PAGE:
One thing we discovered with our second child is that new technology now allows for additional options on the types of tissue and cells that you can choose to collect and store. For our first daughter, born in March 2010, I believe the only option was cord blood collection and storage. For our second daughter, born in October 2012, the same cord blood banking company now offers the option to also collect and store the cord blood tissue, in addition to or instead of just the cord blood. Of course, there are additional fees for both the upfront cost of collection and the ongoing annual storage cost. We decided to go with the same program as our first daughter, and opted to stick with just the cord blood collection.
Even if parents are interested in cord blood banking, the cost may force many parents to forego this option. To be completely honest, the cost of cord blood banking is rather high. Most cord blood banks have an up front collection and storage preparation fee that ranges from $1,500 to $2,200, and then charge an annual storage fee of $125 to $150. Additional charges apply if you choose to also preserve the cord tissue, in addition to the cord blood.
There is no doubt that this is a steep cost at an expensive time in the lives of young families. So if it comes down to choosing between diapers and formula, or cord blood banking, this decision is an easy choice. In order to help parents manage these upfront costs, most cord blood banks offer payment plans and gift registries that allow family and friends to contribute towards these services. Additionally, a variety of discounts may be available through your obstetrician office, referral programs such as the one offered here for friends of A Modern Dad, and some employers. In our case, my wife is a nurse, and we discovered that we were eligible for a pretty significant discount offered to medical workers by the cord blood bank that we selected. Discounts are also often available for public service providers (military/police/fire/EMT), active students, multiple birth situations, and repeat customers. These discounts greatly helped us to move forward in getting things all set up, so please keep this in mind and be sure to ask.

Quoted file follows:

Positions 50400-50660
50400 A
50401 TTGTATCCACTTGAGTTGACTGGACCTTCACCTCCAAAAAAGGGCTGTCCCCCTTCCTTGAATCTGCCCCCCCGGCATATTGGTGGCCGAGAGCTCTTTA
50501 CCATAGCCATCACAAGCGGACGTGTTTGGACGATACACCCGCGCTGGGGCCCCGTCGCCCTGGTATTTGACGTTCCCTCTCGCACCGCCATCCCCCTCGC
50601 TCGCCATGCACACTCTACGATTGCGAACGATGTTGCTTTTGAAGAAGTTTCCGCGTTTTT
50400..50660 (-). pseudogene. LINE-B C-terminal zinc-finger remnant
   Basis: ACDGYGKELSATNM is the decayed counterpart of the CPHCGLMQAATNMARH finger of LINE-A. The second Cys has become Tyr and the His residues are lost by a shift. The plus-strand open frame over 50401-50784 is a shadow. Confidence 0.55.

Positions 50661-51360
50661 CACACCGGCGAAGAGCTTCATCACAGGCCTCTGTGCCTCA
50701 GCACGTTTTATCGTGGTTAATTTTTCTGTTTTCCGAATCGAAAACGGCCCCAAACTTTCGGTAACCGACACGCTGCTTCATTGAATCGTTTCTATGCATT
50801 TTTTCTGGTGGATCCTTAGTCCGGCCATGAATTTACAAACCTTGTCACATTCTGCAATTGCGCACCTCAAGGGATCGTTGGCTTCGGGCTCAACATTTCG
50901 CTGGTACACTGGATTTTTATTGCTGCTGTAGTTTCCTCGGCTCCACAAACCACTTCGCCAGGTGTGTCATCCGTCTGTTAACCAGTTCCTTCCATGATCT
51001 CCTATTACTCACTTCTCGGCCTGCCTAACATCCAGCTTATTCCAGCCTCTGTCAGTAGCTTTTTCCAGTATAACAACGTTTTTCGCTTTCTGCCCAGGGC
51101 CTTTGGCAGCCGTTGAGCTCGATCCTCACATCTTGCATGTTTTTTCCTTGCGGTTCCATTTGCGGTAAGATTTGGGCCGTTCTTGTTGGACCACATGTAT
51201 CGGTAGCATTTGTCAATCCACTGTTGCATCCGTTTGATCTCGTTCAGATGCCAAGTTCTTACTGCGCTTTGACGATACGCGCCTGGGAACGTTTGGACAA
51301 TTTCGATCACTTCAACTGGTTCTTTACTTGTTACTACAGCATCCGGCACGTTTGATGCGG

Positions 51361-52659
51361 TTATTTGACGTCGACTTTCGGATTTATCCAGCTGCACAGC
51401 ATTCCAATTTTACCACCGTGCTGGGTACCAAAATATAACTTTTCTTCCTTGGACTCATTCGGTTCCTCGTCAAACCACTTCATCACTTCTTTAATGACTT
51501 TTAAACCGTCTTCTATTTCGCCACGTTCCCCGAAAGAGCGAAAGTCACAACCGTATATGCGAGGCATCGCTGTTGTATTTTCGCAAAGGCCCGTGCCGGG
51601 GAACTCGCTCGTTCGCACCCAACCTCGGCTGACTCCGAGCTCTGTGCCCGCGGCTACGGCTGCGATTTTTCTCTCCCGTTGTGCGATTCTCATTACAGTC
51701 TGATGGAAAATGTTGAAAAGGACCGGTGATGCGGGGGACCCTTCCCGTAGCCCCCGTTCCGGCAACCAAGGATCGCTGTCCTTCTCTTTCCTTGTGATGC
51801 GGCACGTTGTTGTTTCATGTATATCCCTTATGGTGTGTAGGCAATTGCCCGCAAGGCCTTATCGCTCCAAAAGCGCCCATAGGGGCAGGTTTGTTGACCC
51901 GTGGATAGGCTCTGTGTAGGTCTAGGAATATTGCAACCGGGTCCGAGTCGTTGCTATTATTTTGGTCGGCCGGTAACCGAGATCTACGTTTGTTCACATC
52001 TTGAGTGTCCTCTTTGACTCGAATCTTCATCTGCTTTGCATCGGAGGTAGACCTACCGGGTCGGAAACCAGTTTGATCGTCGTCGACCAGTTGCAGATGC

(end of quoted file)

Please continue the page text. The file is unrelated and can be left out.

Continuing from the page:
A variety of cord blood banking options exist across the United States. I suggest checking out the details of at least two or three companies so you can compare options and pricing, and get an overall feel. There are two types of cord blood banks available to expecting parents. The focus of this article is private cord blood banks, which store cord blood for personal use by your family. In various cities across the U.S., and countries around the world, public cord blood banks may also be available. With public banks, cord blood is donated for research or for use by anyone who may need it. In most cases, there is no charge for that service. Unfortunately, samples submitted to public banks are anonymous, and if a family member later requires a stem cell transplant for treatment, your donation is not retrievable.
- Private banking options include Cord Blood Registry (Cbr), Via Cord, Cryo-Cell, and Family Cord. Most private banking options are available throughout the U.S., as long as your obstetrician and delivering hospital are able to provide support.
- Public banking options tend to be more location specific, with centers available in many of the major cities across the country. Options include LifeCord, ClinImmune, National Cord Blood Program, ITxM, and Cord for Life. And you can find a complete list on the National Marrow Donor Program site.
Additionally, some public banks offer sibling-directed donation programs for families that have an older child who has cancer, a life-threatening inherited blood or immune system disorder, sickle cell anemia or thalassemia. These programs will collect and store umbilical cord blood for a biological sibling at no charge to eligible families, and then if/when a stored cord blood unit is used for transplant, a fee is charged to the patient’s insurance company. More information can be found on the National Marrow Donor Program website.
For additional information, here are a few other sites that provide good information on cord blood banks, and the cord blood industry as a whole: American Association of Blood Banks, Parent’s Guide to Cord Blood Foundation, National Marrow Donor Program, WebMD, and Wikipedia.